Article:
The fall has been so dry this year that I went ahead and dusted in the cover crop. This year's seed blend: ~45% HyOctane winter triticale, 20% Walken oats, 10% fava beans, 10% Austrian winter peas, 5% tetraploid annual rye grass, 5% crimson clover and 5% common vetch.
And today is the start of the olive harvest! First up was an Amfissa tree, eight years in the ground that yielded 21 pounds of olives - a new record high single olive tree yield for Oregon!
Reken Estate, Oct 05 2014: "Picker3" at work picking an Amfissa olive tree.
This tree was just dripping with fruit; definitely an example of an "on" year. This is especially interesting since it comes after a very harsh winter that limited fruiting on other cultivars, but not Amfissa. The fruit have already been sorted and put into curing for "green ripe" style table olives; they should be ready to eat within the week.
Nov 1, 2014
Hot Summer After Cold Winter
I am pretty sure this past summer set a record for the hottest one in recent local history. Using corn growing degree days as a measure and looking at the average mean temperature for the past decade tells the story:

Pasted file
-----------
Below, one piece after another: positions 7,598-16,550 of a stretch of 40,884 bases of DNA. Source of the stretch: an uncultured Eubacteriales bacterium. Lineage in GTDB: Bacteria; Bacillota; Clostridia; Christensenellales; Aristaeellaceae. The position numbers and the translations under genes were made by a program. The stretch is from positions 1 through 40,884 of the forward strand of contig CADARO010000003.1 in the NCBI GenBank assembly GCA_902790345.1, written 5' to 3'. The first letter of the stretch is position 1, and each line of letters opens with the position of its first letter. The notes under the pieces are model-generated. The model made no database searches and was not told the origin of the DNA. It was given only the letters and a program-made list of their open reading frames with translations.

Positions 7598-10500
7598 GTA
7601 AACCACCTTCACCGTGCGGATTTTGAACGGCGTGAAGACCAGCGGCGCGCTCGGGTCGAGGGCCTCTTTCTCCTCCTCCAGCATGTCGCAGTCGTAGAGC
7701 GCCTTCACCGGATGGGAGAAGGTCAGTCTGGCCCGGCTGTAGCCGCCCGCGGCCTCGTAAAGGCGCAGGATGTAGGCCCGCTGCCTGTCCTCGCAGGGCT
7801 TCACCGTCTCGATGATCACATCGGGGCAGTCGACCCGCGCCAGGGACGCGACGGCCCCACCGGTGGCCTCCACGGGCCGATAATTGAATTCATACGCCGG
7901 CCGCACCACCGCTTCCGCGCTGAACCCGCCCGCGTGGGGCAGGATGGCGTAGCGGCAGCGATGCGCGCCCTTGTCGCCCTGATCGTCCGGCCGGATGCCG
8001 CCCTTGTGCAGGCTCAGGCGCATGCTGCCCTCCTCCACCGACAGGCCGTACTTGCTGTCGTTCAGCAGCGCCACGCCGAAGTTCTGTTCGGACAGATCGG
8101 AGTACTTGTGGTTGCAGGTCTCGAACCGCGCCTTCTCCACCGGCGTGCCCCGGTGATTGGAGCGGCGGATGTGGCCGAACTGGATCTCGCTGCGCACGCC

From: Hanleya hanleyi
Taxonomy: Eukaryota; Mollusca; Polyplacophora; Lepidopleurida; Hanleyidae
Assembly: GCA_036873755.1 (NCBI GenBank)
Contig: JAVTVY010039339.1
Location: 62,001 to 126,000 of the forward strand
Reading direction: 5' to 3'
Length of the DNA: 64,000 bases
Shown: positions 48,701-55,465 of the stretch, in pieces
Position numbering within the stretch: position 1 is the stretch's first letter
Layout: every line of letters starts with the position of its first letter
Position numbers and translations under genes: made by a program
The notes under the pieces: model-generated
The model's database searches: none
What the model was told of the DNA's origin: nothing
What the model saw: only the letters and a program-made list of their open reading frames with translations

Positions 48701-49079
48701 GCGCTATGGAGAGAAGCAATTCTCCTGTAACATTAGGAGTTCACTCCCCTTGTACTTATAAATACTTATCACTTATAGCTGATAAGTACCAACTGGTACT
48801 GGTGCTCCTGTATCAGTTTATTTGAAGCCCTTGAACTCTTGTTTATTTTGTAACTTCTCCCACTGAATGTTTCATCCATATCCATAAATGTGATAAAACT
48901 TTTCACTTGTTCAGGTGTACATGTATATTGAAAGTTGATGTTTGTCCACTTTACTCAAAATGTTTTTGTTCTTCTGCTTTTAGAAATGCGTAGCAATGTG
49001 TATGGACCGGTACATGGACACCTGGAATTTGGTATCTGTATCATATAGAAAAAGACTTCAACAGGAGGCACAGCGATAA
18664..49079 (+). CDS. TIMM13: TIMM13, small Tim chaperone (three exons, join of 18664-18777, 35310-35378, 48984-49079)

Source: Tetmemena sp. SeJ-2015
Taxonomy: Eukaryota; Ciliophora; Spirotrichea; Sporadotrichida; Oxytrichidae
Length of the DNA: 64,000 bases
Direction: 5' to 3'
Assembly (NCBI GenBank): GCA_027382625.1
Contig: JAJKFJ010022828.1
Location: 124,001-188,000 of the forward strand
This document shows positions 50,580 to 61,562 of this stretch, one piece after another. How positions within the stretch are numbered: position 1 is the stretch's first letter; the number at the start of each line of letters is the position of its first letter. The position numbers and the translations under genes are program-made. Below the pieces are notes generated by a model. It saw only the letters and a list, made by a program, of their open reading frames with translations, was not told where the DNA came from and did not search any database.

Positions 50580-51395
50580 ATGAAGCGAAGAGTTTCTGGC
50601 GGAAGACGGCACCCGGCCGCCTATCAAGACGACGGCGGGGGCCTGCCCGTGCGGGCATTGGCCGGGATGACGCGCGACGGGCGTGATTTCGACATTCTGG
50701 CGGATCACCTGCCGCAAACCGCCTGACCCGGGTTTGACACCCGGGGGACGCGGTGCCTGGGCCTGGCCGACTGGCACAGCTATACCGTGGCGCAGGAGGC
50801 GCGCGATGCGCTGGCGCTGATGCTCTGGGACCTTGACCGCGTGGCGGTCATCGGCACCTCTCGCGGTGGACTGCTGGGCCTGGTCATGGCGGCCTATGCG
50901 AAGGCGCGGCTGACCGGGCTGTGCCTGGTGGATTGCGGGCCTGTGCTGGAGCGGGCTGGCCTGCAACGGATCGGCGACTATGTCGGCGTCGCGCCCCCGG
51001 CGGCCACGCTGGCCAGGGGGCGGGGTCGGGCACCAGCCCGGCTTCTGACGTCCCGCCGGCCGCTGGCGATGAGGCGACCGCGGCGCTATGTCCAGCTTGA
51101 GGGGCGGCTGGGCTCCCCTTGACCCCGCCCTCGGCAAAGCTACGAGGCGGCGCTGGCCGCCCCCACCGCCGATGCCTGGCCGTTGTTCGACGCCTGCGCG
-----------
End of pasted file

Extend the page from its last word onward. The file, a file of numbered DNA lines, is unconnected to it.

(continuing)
Weather Station: KMMV McMinnville Airport
Apr 1 - Oct 31 GDD base 50 F Average Mean Temp
2014 2774 63 F
2013 2330 61
2012 2242 61
2011 2001 59
2010 1788 58
2009 2121 60
2008 1986 59
2007 2059 60
2006 2363 61
2005 2141 60
2004 2318 61
You might well ask - why was 2010 so cold? Coincidentally or not, from Mar 29 - June 23 of that year, you may recall the Iceland volcano Eyjafjallajökull was erupting, spewing sun blocking (and airplane engine clogging) ash.
And while we are at it, here are the minimum temperatures for recent winters.
July 1 - June 30 Minimum Rainfall
2013 - 2014 9 F 32 "
2012 - 2013 23 32
2011 - 2012 24 41